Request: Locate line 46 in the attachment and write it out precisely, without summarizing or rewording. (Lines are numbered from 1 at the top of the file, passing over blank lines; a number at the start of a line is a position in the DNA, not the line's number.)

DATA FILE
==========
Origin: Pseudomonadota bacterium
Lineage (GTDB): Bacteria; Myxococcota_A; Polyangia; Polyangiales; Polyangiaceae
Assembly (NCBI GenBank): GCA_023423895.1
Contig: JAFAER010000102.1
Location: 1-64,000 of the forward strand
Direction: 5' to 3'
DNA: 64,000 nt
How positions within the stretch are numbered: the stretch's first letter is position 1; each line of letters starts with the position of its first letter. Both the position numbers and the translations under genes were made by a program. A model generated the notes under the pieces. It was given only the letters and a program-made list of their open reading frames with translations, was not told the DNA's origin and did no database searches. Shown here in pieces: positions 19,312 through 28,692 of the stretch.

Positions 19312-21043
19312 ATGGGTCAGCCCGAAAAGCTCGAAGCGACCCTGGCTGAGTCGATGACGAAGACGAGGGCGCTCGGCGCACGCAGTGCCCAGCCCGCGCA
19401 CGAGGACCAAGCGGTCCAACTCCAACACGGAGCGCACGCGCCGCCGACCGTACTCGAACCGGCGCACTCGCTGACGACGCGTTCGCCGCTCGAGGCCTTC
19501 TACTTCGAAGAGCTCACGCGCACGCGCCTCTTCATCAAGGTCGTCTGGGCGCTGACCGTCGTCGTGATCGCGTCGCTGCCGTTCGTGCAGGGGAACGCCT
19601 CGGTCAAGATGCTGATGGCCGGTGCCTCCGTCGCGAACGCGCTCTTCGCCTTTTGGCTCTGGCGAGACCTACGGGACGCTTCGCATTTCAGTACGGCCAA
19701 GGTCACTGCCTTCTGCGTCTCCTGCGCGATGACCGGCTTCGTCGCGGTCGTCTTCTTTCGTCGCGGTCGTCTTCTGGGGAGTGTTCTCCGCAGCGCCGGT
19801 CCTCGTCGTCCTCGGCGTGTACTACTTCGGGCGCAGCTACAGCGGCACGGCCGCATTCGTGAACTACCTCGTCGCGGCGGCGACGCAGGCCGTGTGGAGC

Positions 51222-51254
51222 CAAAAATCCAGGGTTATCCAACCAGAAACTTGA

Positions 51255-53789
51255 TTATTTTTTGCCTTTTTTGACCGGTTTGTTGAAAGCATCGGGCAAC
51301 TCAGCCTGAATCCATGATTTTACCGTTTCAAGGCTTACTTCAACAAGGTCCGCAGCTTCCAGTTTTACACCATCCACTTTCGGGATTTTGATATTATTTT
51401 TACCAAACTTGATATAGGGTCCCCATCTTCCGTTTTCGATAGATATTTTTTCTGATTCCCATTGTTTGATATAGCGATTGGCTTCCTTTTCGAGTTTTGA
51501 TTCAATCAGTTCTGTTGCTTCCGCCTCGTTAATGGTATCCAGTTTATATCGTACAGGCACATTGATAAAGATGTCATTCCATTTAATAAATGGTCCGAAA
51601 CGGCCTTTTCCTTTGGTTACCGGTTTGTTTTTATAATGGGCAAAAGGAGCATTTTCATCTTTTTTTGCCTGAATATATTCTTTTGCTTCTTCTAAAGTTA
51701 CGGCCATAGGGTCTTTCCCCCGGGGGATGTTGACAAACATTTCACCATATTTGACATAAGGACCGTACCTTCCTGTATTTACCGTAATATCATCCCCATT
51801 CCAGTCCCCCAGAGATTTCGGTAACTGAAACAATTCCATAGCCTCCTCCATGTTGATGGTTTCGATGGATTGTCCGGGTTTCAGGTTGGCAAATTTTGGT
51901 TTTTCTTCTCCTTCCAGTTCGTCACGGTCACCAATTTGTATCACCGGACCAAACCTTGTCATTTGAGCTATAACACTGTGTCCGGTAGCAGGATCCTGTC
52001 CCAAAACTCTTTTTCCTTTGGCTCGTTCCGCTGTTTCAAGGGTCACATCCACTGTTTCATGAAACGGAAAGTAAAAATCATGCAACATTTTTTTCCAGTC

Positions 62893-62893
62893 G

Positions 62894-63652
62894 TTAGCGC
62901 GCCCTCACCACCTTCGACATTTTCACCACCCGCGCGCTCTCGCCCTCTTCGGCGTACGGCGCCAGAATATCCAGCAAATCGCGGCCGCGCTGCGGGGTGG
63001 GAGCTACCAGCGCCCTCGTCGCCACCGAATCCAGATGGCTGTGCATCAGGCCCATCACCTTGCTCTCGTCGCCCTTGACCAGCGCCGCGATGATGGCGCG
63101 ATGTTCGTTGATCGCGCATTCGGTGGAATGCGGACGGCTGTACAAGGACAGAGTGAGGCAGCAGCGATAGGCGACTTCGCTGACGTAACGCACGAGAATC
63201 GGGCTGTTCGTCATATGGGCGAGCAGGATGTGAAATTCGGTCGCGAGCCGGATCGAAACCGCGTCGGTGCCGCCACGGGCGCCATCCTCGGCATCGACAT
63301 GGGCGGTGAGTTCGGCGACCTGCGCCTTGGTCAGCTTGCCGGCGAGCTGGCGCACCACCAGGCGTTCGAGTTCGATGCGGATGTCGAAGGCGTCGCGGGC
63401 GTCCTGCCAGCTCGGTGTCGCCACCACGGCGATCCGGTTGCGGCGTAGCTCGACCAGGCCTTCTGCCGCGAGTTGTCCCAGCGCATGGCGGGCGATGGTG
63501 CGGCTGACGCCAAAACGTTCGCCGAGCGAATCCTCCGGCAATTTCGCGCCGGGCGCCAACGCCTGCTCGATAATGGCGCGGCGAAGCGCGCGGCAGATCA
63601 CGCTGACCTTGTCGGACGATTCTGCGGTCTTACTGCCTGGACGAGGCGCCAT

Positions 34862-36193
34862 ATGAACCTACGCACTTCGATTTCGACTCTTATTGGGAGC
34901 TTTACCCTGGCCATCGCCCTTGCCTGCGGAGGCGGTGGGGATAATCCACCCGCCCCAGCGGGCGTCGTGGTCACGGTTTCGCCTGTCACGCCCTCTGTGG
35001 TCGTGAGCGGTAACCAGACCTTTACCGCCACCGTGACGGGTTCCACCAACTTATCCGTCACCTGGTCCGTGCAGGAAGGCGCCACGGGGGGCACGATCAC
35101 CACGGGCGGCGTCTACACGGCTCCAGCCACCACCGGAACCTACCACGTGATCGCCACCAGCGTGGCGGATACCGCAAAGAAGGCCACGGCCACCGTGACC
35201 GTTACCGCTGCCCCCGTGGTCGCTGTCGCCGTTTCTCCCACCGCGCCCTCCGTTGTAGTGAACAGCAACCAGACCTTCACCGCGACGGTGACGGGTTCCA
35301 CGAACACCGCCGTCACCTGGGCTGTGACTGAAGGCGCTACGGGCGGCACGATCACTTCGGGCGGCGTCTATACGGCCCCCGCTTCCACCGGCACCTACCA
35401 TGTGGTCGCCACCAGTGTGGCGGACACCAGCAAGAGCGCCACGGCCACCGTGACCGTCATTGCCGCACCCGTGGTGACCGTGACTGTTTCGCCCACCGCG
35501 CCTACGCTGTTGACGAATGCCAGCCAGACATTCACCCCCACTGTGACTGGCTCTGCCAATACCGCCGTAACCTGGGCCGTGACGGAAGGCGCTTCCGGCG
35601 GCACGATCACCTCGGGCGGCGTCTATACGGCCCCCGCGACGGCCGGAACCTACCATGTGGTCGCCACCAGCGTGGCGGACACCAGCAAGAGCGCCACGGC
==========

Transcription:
35301 CGAACACCGCCGTCACCTGGGCTGTGACTGAAGGCGCTACGGGCGGCACGATCACTTCGGGCGGCGTCTATACGGCCCCCGCTTCCACCGGCACCTACCA